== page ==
Kansas State University


Extension Entomology

The Deafening Sound of Silence – Where are the Periodical Cicadas?

–by Dr. Bob Bauernfeind

It is a few days past a month since my first encounter with the Brood IV periodical cicadas.  What an enjoyable treat it was living with the “little beauties”.  It was impossible to escape the cacophony of millions/billions(?) of male periodicals “singing-their-songs” in tree tops.

The response to the oft asked question, “How long will they be making a ruckus?”, was that by the end of June, they will have run their course.


And so it has come to pass.  Off my back deck, the nearby cassini ceased their calling on June 18 (this cluster was restricted to just several trees in the ravine area immediately behind my house).  On Father’s Day, I called my visiting daughter out —- to hear one (maybe two) septendecim(s) calling further down the way.  Nothing since.    


I have purposely driven several routes where the blare of periodicals was inescapable from both sides of the road.  Over the past week, the calling diminished to just sounds from occasional groves.  And the last 3 days, all has been quiet.  While there may be some occasional reports of still active pocket populations of periodicals, those too will soon cease.  Essentially, the 2015 emergence has come-and-gone.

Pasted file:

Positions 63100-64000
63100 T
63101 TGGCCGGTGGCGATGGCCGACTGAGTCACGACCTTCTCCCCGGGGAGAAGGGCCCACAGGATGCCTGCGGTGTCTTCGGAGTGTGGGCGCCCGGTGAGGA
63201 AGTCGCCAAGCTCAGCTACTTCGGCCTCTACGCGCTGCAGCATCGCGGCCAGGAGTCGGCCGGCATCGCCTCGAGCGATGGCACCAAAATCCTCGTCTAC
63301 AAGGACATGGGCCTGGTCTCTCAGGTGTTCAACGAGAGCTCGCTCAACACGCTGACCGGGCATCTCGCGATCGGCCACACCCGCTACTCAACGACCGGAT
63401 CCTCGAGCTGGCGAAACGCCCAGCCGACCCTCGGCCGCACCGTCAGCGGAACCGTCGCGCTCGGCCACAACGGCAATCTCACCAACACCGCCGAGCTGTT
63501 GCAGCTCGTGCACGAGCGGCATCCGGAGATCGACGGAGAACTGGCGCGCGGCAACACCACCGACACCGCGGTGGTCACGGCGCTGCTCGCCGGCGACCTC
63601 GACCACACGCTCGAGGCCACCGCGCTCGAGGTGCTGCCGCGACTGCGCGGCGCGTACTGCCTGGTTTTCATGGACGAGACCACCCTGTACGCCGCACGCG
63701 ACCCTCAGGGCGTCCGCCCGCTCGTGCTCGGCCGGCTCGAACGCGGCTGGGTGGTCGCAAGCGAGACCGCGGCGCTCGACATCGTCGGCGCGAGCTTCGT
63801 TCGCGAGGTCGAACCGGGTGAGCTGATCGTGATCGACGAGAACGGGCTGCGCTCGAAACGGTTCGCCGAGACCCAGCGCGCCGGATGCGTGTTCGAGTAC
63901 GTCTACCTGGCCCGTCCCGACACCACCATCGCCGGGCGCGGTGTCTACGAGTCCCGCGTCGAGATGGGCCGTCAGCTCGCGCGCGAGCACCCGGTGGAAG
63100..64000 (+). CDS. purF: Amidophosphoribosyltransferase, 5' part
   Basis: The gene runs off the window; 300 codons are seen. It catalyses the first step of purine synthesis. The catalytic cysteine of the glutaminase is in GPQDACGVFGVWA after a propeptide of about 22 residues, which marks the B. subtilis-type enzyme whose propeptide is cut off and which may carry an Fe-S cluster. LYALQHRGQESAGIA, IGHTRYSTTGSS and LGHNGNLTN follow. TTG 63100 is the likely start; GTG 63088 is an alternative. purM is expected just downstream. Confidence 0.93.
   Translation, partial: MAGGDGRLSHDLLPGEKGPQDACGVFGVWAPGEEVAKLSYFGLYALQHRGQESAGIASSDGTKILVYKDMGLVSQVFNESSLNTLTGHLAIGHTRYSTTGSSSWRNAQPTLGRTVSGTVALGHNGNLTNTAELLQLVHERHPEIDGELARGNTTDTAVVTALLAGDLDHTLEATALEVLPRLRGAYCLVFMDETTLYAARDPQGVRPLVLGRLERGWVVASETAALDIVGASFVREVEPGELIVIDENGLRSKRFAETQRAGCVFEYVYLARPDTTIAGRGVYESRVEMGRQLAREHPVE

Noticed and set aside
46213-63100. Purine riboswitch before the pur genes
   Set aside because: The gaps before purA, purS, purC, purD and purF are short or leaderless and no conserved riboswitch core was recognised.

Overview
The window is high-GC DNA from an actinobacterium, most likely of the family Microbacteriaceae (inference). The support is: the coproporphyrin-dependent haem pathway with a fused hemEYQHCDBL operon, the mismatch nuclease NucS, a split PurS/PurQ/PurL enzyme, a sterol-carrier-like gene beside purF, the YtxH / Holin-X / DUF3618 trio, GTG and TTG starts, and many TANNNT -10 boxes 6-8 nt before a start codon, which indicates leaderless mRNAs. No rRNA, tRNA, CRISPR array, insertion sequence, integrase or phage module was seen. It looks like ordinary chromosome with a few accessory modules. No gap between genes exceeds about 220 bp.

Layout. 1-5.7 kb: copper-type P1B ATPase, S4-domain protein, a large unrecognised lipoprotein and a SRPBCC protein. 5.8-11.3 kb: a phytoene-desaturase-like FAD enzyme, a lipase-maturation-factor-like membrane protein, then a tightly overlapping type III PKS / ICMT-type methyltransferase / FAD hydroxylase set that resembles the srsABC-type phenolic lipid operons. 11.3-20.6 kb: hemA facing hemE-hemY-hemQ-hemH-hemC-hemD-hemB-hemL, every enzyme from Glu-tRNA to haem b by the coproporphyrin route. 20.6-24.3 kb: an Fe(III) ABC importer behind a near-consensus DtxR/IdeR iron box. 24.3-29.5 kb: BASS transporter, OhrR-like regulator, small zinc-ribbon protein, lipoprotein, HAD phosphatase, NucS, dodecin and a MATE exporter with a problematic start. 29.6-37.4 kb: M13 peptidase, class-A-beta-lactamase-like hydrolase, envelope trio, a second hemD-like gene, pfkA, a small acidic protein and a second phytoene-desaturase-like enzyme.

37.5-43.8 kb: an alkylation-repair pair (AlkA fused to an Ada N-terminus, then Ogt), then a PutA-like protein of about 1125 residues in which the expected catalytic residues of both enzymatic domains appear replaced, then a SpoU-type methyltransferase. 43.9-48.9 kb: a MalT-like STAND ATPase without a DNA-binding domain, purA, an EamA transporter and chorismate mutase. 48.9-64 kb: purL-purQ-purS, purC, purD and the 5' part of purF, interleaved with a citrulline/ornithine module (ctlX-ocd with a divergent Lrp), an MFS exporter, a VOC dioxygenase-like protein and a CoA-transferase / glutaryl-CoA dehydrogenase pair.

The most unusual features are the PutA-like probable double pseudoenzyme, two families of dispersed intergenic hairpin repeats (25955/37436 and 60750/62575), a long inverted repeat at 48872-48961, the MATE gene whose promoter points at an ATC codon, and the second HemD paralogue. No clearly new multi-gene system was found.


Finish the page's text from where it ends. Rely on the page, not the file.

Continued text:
What has been left behind are the eggs that were inserted into tips of branches.  This will become evident with the eventual appearance of dead brown terminal portions of branches.  People should not be concerned about the health and vigor of their trees.  Just consider this to be a minor “natural pruning”.  The tiny nymphs that hatch and drop to the ground will burrow into the soil and begin their 16-year developmental cycle which will culminate with their emergence in 2032, and the next Brood IV of 17-year periodical cicadas.

Dead tips

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